With a proposal to run a proof-of-concept project, the two partners needed to identify which business challenges should be tackled and the most appropriate data sets to use. “We had an intelligent discussion about how best to make use of their offer. We decided to deploy them against a selection of risk data, rather than marketing as they had the skills already. Most value would be delivered by looking at risk and our parameters,” says McGuire.

“We focused on the customer journey - for example, if you request a personal loan - and the idea that the journey through our marketplace could tell us about your risk profile. It was quite an interactive process at first,” he adds.

ThoughtWorks deployed the Clojure programming language to dig into Zopa’s data, validating or rejecting a range of hypotheses about customer interactions and lending times, as well as how customers could be offered the best rates. This is central to the customer experience and to ensuring savers achieve a good return - the average return achieved is 5 per cent.

Says Korde: “What we were looking to see from that data was whether we could draw up any questions that would lead to non-intuitive answers and which would then lead on to further non-intuitive questions, rather than providing confirmation of things they already knew.”

The data being used to support this investigative process lay outside of the sets being run through either Google Analytics or SAS. Most of it was unstructured data from online interactions and had never been considered for use by the risk function before. “It was about opening our eyes and understanding what was possible,” says McGuire.

Benefits

One of the most significant outcomes from the project was the decision to hire a chief data scientist, Didier Baclin, who joins from a background working at data-rich companies like Amazon. Reporting directly to the CEO, the new hire has made an immediate impact. “I made the case that there would be benefits, even in the early days, but it has turned out to be transformational,” says McGuire.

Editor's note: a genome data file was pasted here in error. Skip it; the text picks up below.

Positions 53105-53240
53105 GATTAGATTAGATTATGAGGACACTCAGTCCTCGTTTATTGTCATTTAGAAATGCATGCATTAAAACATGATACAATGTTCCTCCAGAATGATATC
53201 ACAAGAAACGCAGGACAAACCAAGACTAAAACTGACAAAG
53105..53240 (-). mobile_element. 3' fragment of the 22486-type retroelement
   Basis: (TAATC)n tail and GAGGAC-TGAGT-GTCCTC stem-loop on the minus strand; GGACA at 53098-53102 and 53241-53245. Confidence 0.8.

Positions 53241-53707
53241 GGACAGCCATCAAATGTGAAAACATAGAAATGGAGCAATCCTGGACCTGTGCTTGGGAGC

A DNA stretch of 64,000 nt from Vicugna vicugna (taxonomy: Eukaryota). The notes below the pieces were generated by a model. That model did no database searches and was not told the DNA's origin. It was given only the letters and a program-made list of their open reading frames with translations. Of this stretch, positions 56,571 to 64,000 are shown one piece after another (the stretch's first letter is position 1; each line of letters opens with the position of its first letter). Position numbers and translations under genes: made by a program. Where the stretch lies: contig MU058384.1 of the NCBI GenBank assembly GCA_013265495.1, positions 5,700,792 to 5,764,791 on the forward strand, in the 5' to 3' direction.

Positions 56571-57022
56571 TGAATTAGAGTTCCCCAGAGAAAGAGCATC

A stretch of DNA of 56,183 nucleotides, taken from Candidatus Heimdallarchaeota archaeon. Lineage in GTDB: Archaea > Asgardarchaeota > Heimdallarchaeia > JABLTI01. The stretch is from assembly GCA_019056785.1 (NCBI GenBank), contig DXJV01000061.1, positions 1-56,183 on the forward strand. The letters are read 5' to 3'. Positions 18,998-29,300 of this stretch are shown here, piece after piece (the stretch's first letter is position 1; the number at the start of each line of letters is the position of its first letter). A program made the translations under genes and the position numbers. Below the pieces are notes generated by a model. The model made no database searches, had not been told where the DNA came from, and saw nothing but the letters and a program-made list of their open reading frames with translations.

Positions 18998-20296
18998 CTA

He notes that the search for insight is all about exploring new opportunities and that it is also part of the agile process which the IT community has adopted. “You can’t predict discovery - you have to reach it. Two months in, our head of data science is still deploying insights which ThoughtWorks developed. He is scaling it up for a growing business which is having to innovate and make product changes,” says McGuire.

Zopa is still considering how to develop the project into a solution to support this new analytical focus. “At the moment, it is not a technology, but it may become one,” he says. Korde points out that the nature of the approach which ThoughtWorks uses makes it a more difficult pitch compared to traditional IT solutions. That makes Zopa all the more unusual for having adopted it. “Big organisations are often pioneers. But Zopa is in a unique position - it can’t afford not to be innovative,” says Korde.

The project also had benefits for the software developer. Korde says it is surprising how often online businesses struggle with their data sets and the fact that they have to use offline processes to run their operations. Insights from working with Zopa extend into improvements for ThoughtWorks itself. Says Korde: “From an analyst’s point of view, having come up with those non-intuitive lines of enquiry, we got better.”